Penguin Books). most of us will never clean up in the lottery. Hearkening back to Cheryl Heisler’s story. or a teacher in Bosnia. Others go for adventure and travel. In their imaginations. a public-health nurse in West Africa. I wonder if it’s really necessary. financial considerations notwithstanding. But more than any objective inventory of skills and interests. call these desires “a hunger of the soul searching for more. Let your imagination roam wild. her experimentation with a variety of work roles and her willingness to learn from each experience enabled her to make a unique and meaningful career choice. Freedom ranked high on the list of desires. Almost no one continued in the same line of work. Another wanted to create a foundation to promote good works. the mother-son team who wrote Passion For Life (1991. they consider becoming a missionary in Peru. or perhaps leave an inspirational legacy. or Africa. although many were interested in public service.” However liberating it would be. combining adventure and service. Muriel and John James. the ability to learn from experience is the key to 20 . you might have to move beyond the things your parents wanted for you (and needed from you). make a different contribution to our world. Self-knowledge can be elusive. you might discover a latent desire to paint or write or act. Middle East. You might want to build something beautiful. they became tour guides to the Orient. Or. To do the same. Still. to abandon the things you love and care about to make a living. to put moneymaking above all other needs and goals.:^) CHAPTER 1 If you’re like many people. Many people who do this exercise find that they want to add something of value to the world. One wanted to build a golf course in the inner city. to live so far from the heart of your desires. You might be surprised at what you discover. Very few people expressed a desire to work for someone else.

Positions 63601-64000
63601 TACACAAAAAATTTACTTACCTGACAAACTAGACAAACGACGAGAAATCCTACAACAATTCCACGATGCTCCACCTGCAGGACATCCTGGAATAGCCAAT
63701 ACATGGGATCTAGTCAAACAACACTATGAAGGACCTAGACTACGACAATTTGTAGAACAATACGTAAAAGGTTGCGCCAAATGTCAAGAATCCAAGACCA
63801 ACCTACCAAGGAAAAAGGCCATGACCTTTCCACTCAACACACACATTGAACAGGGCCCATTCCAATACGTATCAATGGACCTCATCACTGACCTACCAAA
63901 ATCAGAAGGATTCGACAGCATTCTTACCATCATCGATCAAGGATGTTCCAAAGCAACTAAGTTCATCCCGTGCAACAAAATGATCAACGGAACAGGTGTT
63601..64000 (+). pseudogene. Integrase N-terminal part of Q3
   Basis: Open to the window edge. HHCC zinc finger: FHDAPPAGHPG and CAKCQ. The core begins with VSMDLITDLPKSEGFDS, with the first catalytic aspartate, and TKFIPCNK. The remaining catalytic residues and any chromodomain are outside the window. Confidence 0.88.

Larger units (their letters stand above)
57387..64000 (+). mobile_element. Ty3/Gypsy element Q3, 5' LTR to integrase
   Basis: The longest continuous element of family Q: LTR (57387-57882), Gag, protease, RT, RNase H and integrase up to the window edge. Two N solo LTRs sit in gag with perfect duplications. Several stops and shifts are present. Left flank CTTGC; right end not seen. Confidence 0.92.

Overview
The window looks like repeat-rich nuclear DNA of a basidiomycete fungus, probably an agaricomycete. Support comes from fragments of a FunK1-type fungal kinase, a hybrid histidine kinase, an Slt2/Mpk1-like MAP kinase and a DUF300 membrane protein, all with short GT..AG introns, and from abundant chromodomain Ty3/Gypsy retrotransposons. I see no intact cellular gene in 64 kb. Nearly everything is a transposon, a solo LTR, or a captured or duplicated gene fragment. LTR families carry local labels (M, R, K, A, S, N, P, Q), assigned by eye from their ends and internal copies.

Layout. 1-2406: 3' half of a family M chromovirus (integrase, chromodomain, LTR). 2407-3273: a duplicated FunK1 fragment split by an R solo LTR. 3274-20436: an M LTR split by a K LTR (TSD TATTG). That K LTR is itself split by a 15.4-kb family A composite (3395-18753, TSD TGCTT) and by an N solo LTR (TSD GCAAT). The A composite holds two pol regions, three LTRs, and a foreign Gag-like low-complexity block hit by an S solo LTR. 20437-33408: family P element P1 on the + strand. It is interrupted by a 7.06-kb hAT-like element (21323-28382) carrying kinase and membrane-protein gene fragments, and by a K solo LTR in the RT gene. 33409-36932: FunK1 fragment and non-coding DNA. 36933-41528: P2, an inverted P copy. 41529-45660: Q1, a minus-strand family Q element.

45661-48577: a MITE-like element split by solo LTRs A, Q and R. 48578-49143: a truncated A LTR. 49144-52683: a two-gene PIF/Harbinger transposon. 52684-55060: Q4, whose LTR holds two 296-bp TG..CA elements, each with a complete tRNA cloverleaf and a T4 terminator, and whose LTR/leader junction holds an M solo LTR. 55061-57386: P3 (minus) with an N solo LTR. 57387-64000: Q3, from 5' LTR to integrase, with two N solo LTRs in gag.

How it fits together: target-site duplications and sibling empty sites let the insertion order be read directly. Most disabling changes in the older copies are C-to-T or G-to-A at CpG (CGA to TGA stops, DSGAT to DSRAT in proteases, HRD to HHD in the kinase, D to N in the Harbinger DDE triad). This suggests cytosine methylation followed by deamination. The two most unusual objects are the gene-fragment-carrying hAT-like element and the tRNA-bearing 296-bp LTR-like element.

by your level of satisfaction and fulfillment. Did your parents have a career ambition for you? If so. Career Choice: What Do You Want to Be. How did your parents respond to your dream? 3. Putting a modern-day spin on Plato’s famous statement “The unexamined life is not worth living. what was it? (continues) 21 . “The unexamined life is impossible to live successfully. Do you remember having a first career dream? If so.” management theorist Warren Bennis says. Time’s a-wastin’.. Now That You’re Grown Up? Thought-Starter Worksheet 1. So why not use it wisely? Take some chances on your own happiness. what was it? 2.” Perhaps it’s time to stop measuring success by external standards of performance and start measuring it in more qualitative terms— specifically.. How did you feel about your parents’ response? 4. It might almost make you feel like a kid again.CAREER CHOICE :^) self-knowledge.